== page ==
Florence Price was born in Arkansas, trained under Chadwick at the New England Conservatory where she explored African American folk-inspirations in her music yet channelled into classical forms. On a new disc from Lorelt, Fantasie Nègre: The piano music of Florence Price, pianist and academic Samantha Ege explores Price's piano repertoire, specifically the pieces which mix African American folk traditions with classical genres.

An undated photograph of Florence Price in later life with her daughter Florence Louise Robinson looking at flowers in an outdoor garden (University of Arkansas Libraries)
An undated photograph of Florence Price in later life
with her daughter Florence Louise Robinson
looking at flowers in an outdoor garden
(University of Arkansas Libraries)
Price was remarkably successful in her day, thanks to the development of a significant support network of Black female classical musicians who, like her, lived in Chicago's South Side (where Price and her family had moved during the Great Migration). She would be the first African American woman to have a symphony performed by a major national orchestra. Yet Price's gender and colour were against her, and as her support network aged, faded and died, so as a composer she faded from memory so that by the time of her death in 1953 she was buried in an unmarked grave with a lack of ceremony. After her death, her family continued to promote her music, but her Eurocentric would have seemed rather conservative to the post-War musical generations. Thankfully, more recently there has been a significant resurgence in interest.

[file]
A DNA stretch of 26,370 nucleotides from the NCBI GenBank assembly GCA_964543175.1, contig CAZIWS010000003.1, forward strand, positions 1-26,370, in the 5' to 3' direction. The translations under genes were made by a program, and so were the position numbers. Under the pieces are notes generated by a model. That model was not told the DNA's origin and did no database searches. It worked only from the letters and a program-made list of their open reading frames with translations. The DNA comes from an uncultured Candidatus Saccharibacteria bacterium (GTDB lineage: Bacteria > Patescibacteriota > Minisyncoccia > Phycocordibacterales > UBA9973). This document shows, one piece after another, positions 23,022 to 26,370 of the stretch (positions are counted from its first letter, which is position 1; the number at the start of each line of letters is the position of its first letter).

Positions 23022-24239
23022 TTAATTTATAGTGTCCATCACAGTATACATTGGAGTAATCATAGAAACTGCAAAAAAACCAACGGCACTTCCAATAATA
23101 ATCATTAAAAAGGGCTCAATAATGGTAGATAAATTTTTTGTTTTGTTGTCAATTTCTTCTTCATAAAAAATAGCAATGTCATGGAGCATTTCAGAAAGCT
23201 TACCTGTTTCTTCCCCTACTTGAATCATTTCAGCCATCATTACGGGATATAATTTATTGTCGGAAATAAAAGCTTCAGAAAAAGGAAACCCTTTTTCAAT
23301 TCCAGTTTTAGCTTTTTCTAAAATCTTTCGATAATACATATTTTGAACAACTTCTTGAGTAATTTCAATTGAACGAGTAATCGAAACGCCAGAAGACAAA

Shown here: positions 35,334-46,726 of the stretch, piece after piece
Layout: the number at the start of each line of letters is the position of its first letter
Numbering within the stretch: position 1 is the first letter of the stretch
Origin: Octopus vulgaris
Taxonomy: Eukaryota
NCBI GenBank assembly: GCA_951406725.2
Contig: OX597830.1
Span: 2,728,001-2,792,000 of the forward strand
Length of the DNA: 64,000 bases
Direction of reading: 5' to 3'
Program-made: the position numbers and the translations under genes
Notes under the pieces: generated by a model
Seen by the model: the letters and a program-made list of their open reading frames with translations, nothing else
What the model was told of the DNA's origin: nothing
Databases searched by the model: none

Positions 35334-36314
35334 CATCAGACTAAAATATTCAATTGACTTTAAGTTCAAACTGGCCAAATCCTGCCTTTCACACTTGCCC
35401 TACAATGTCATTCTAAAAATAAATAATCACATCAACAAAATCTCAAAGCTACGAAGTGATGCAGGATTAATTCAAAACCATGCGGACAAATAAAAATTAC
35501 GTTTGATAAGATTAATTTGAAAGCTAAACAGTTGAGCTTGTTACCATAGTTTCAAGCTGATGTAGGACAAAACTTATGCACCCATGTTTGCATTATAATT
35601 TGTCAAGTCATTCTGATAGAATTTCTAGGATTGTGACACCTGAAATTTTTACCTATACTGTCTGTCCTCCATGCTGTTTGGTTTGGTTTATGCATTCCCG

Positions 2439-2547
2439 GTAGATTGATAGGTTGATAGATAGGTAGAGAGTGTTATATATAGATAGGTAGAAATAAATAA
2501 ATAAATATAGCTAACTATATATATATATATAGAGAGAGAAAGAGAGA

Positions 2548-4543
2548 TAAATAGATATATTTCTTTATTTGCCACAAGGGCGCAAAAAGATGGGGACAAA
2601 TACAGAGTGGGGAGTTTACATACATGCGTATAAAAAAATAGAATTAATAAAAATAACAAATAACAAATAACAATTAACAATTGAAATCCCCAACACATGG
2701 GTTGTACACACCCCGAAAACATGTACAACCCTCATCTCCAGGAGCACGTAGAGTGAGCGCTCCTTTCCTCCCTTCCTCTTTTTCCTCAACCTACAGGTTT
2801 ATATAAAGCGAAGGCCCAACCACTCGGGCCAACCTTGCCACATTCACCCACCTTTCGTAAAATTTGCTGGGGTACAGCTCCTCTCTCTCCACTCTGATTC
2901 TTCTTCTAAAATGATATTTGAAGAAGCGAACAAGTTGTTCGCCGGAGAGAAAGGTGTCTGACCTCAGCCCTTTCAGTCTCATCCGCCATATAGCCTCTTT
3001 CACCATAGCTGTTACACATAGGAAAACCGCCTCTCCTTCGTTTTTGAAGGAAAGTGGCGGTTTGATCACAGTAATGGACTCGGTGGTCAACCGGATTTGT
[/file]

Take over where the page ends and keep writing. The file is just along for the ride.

Price was remarkably prolific, there are four symphonies, four concertos and much else besides. But much of this could have been lost. In 2009, a substantial cache of Price's manuscripts was found in a dilapidated house in St Anne, Illinois, a house which had been her Summer home. The discoveries included her two violin concertos and her Symphony No. 4, as well as all the music on this disc except for the Fantasie Nègre No. 1. Not only did Price fail to enter the canon, she came close to being almost completely obliterated.

Central to the disc are Price's four Fantasie Nègre where Price's titles with their mixture of languages, deliberately evoke the melting pot of American musical life. She deliberately mixes  the Western classical free-form fantasy genre with Afro-American music so that the first one includes a melody based on the Negro Spiritual Sinner, Please Don't Let This Harvest Pass, but other melodies are Price's own yet evoke spirituals. Yet she places these melodies in a harmonic structure which is very inspired by German romanticism.